Robin Sainty: 'The top spots will be exchanged several times before we get to May'
I'm not sure that too many of us would have been too surprised by Wednesday night's performance at Preston.
Having played their three main rivals for the automatic spots in the last five games as well as a particularly intense derby, there were some tired City legs and minds at Deepdale.
They certainly didn’t help themselves by conceding a soft penalty and missing one of their own, but the second-half performance wasn’t bad and could have produced more on another night.
It would be wrong to bemoan their luck because they have had the rub of the green more often than not this season and a game like this where very little went right was always on the cards.
The worry for Daniel Farke will be the lack of dynamism in midfield in the absence of a fulcrum like Mo Leitner or Mario Vrancic to dictate the tempo. I was a little surprised that Kenny McLean wasn’t given a start, but I’m not going to second guess a manager who has got most things right this season.
It’s ironic that in a game in which Ipswich’s aggression on the field matched that of their bellicose manager off it, Vrancic should pick up an injury through a fall rather than a heavy challenge, but it could yet be a pivotal moment with Farke still nursing Leitner back to full fitness.
Wednesday night demonstrated how one of City’s strengths is also a potential weakness. Their successful run has meant that the manager has had to make minimal changes so the side has been settled, but at Preston some players looked rather heavy-legged. However, while it’s easy to talk about rotation, the lack of cup games and the gulf between Under-23 and Championship football means that any players coming in find it hard to adjust to the pace.
When players have had to be replaced it has taken time for the replacements to get up to speed, Ben Godfrey and Tom Trybull being prime examples, and while City have generally been able to cope with this, Wednesday’s game proved a bridge too far, with the returning Alex Tettey looking laboured.
With a City defeat being something of a rarity it is felt all the more keenly by fans, but it’s worth emphasising that this was the first away defeat since August, and their performances have earned the players the right to have an off-night.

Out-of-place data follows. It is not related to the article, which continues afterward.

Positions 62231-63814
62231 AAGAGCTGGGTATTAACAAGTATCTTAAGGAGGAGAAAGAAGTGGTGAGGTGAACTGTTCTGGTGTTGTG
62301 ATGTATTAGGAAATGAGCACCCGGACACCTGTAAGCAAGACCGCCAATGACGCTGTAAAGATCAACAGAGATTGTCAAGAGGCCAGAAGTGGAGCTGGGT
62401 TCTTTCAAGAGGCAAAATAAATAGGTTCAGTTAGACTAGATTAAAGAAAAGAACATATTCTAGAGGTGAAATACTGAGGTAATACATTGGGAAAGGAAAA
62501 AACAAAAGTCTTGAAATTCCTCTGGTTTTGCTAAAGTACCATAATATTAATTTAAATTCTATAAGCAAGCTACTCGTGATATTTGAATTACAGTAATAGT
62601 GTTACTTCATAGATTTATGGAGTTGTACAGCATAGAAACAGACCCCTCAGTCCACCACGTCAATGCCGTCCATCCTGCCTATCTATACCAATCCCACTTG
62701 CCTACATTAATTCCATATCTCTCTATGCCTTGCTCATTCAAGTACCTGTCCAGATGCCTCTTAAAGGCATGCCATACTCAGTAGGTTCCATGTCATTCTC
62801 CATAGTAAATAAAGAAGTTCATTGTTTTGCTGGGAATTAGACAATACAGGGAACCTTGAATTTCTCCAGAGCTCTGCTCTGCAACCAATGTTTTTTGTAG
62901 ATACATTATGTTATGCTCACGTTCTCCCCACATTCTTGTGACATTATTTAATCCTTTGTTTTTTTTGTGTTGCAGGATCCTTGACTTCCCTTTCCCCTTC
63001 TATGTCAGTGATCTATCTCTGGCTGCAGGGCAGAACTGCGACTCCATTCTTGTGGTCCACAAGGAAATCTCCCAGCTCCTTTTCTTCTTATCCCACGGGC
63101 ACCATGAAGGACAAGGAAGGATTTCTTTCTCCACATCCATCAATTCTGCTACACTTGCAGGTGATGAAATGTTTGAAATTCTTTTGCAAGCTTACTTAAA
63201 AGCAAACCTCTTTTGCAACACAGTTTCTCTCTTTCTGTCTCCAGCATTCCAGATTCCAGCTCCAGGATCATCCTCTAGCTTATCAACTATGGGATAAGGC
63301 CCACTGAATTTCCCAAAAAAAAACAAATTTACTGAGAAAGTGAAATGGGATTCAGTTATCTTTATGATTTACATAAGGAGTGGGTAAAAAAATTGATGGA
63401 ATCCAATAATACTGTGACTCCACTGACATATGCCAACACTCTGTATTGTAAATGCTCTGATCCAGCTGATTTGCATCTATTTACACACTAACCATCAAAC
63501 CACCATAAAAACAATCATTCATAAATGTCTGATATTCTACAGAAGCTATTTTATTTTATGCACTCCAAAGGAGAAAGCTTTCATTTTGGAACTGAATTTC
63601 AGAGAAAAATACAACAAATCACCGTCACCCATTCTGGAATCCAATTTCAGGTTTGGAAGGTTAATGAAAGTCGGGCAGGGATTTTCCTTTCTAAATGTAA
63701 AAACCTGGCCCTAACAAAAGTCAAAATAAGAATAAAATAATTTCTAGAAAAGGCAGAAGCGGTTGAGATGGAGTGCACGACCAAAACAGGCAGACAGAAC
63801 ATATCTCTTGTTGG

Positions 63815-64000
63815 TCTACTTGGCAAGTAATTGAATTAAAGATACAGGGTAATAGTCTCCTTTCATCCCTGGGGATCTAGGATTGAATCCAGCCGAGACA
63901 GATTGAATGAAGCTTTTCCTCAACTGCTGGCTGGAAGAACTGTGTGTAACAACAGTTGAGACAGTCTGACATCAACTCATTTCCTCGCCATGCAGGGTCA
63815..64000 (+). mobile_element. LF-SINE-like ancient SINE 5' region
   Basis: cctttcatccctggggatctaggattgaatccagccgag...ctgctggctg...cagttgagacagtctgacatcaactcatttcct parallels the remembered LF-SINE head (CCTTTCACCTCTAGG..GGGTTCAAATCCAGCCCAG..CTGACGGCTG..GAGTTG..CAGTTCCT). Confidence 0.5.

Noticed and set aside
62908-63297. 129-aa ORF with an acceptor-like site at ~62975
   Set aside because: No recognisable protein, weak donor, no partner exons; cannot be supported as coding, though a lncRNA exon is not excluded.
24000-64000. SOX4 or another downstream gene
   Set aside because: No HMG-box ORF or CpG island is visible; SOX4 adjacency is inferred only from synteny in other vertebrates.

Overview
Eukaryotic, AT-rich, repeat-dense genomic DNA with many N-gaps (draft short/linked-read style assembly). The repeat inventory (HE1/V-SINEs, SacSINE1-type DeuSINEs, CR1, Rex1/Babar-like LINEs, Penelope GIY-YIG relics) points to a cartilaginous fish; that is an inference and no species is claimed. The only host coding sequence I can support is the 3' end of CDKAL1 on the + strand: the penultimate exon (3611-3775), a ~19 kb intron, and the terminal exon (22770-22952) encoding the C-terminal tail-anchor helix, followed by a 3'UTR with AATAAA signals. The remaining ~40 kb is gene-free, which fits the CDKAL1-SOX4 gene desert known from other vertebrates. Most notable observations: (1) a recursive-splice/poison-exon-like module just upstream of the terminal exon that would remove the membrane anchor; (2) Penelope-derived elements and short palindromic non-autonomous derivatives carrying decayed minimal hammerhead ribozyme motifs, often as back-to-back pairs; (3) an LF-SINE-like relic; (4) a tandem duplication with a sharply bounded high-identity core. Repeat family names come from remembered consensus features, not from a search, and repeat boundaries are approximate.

There were strong parallels with the game at Brentford on New Year’s Day when City were largely outplayed by a side which appeared to have more of a spring in its step than the Canaries, but the big difference is that on that occasion the FA Cup gave Farke a chance to rest key players before the next league game at West Brom 10 days later.
This time around City quickly have to face a Bolton team fighting for their lives and coming off an impressive win at Birmingham, and it’s essential that Farke’s men bounce back strongly.
However, it’s also a matter of perspective. Whilst City have lost the top spot they are still two points clear of third place and whilst they may be affected by the growing pressure as the finishing line appears on the horizon, so will their nearest challengers.
This is the Championship, one of the most gruelling leagues in the world, and there will be more peaks and troughs before the season ends, and just as I didn’t expect City to make a decisive breakaway at this stage I don’t expect Leeds or Sheffield United too either.
I suspect that the top spots will be exchanged several times before we get to May and we must accept that it will not be a smooth journey to promotion. However, this squad of players has consistently exceeded expectations and I have no doubt whatsoever that they will continue to do so.